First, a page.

There are really few better foods than chia seeds when it comes to getting an antioxidant boost goodness; these small black seeds are chock full of them. This is especially beneficial for your skin, as antioxidants have been proven to fight the production of free radicals that can damage skin cells and contribute to the ageing process. Chia seeds also contain essential minerals such as magnesium, copper, manganese, zinc, iron and niacin.
Chia is great for digestion. Just a small 30-gram (1-ounce) serving of these seeds boasts 11 grams (0.4 ounces) of fibre, a whopping 30% of the recommended daily intake. Eating a fibre-rich diet can, alongside helping some chronic diseases, aid your body’s ability to regulate insulin correctly and promote a healthy bowel. Furthermore, this high fibre content actually helps offset the assumed high carb content of chia seeds, meaning they can be great for low-carb diets.
Fibre tends to absorb water the second it hits the stomach, and can therefore leave you feeling fuller for longer. The extremely high fibre content of chia seeds can help to curb hunger pangs for longer and you may lose weight as a result. Combine this with the presence of tryptophan (an amino acid) and you could also be left in a better mood and with a better sleep pattern, all thanks to chia seeds.
According to certain medical studies, chia seeds have been shown to improve blood pressure in diabetics, and to lower cholesterol. This is because chia seeds can reverse the inflammation that can lead to poor heart health and conditions such as angina and atherosclerosis, among others. They can also be beneficial for people with allergies and in helping to prevent strokes.
Alongside heart health, chia seeds can make for excellent dietary additions in diabetics, particularly type-2 diabetics. This is due to their effectiveness in slowing down digestion and their jelly-like nature, which can supposedly prevent blood sugar spikes, although the latter claim still lacks firm scientific proof. Even so, this is only likely to have effect in tandem with other dietary alterations.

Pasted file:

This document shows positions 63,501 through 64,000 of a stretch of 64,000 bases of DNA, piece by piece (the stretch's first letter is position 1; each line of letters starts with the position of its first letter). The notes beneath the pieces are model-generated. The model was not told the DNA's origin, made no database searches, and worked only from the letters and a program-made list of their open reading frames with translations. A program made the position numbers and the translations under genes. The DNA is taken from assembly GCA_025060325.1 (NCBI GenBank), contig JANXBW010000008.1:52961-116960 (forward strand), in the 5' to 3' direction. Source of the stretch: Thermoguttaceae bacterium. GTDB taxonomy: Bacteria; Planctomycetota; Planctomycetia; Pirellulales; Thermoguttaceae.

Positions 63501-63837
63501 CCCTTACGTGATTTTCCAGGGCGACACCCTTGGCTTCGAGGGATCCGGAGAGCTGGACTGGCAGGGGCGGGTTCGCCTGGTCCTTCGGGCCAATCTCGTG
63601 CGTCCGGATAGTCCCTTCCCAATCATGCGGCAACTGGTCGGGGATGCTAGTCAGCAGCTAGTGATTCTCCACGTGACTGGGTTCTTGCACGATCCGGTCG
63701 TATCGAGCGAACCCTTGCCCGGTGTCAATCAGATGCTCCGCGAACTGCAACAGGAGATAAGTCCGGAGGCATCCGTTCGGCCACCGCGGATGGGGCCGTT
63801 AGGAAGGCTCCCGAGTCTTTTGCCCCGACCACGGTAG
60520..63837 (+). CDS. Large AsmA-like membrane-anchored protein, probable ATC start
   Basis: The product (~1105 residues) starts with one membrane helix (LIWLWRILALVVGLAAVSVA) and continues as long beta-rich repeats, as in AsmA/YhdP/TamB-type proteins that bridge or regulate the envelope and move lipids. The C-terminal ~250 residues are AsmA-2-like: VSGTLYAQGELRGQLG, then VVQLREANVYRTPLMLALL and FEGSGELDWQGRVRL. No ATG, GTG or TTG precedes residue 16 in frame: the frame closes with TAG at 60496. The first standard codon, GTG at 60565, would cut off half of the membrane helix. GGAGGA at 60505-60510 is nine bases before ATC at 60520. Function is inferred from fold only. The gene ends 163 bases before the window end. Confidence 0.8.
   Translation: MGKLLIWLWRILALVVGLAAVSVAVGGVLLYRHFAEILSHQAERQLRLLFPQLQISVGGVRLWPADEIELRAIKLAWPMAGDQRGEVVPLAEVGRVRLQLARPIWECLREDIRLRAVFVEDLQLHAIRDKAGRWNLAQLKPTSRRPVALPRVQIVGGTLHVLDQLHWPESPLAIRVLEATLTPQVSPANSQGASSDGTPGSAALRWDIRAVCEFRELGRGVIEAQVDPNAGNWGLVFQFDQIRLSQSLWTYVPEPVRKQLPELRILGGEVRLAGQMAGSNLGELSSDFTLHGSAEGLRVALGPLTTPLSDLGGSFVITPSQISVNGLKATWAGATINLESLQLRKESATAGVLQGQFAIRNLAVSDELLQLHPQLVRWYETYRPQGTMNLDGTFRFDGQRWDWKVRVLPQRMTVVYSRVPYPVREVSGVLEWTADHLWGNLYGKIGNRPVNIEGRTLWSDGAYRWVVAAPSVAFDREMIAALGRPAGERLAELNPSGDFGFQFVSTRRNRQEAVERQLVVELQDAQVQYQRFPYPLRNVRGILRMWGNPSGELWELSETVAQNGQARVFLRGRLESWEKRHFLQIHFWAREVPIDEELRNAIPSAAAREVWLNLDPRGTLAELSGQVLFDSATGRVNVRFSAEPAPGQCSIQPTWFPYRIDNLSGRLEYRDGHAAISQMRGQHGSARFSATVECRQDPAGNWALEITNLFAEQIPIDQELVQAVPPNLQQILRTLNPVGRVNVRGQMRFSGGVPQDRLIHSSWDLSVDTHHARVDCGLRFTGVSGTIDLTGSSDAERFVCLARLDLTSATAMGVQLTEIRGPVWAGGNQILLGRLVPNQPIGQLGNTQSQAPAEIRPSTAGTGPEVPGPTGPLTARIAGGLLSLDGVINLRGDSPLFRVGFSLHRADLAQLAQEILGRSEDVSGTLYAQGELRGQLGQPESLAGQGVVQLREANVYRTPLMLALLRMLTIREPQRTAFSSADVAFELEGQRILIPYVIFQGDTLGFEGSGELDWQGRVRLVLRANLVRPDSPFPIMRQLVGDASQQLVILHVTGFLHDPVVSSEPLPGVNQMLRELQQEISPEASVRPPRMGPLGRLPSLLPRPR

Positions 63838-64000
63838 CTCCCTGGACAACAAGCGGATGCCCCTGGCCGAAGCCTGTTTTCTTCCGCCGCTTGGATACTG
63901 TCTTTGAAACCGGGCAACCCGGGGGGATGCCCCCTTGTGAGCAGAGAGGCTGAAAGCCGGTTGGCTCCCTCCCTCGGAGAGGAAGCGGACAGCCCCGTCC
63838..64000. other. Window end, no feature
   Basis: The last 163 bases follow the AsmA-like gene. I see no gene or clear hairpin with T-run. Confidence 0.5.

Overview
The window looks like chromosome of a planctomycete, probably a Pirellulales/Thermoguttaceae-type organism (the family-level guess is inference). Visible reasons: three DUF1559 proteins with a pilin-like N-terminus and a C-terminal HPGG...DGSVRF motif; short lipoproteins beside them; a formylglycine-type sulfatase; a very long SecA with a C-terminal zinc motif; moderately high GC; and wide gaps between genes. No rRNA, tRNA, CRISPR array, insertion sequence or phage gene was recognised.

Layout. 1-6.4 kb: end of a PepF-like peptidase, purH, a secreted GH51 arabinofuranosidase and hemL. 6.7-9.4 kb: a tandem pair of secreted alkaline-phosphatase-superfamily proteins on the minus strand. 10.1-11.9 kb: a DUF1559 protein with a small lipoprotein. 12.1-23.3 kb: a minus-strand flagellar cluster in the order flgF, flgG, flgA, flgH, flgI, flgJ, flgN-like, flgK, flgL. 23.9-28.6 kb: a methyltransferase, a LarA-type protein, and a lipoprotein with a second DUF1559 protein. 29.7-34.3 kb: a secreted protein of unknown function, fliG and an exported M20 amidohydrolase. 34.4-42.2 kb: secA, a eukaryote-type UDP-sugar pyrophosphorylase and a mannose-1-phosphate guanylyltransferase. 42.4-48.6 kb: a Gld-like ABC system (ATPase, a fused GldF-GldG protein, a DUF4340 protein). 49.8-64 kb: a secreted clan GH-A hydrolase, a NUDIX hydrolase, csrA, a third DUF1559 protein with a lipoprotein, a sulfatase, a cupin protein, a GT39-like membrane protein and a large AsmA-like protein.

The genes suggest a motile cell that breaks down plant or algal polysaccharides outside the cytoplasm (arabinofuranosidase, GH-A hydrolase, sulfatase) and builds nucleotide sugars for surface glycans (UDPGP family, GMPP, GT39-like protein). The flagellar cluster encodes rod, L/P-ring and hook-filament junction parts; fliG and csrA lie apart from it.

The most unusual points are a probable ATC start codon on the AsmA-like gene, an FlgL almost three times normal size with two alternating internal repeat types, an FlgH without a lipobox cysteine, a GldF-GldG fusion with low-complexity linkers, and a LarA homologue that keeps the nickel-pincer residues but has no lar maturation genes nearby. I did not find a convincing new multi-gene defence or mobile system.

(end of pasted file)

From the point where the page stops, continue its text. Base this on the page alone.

The high calcium content of chia seeds (they contain five times more than milk) is great for the strength and overall health of your teeth and bones, and makes them an excellent source of calcium for those who can’t or don’t consume dairy. Pair this calcium content with the phosphorus, boron and manganese that are also found in chia, plus zinc, which can help reduce plaque build-up, and you’ve got a winning combo for strong teeth.
Feeling sluggish? Try adding chia seeds into your diet, as the Aztecs did, who allegedly fuelled themselves for a day on just a spoonful of chia. Studies have been conducted that back up the notion that chia seeds can boost energy, too. One study swapped out a high-sugar energy drink for half energy drink, half chia seeds, and found that there was no significant change in performance of the participants. This is just one study, so results are inconclusive, but in any case, reducing your sugar consumption can’t hurt.
Although this is mainly supposition to date, the omega 3 fatty acids (specifically alpha linoleic acid) found in chia seeds have been linked with an ability to prevent and limit the growth of certain cancers, such as breast and cervical cancer. Salmon is a well-known source of these fatty acids, but the quantity found in chia seeds easily outstrips it.
We’ve already touched upon how great chia can be for non-dairy consumers, but have we mentioned how amazing they are for non-meat eaters too? This is because of their impressive protein content – in fact, one ounce of chia provides 4.4 grams (0.1 ounces) of protein, almost 10% of your daily recommended allowance. As well as for vegetarians, this is great news for those trying to build muscle, balance blood sugar and burn fat.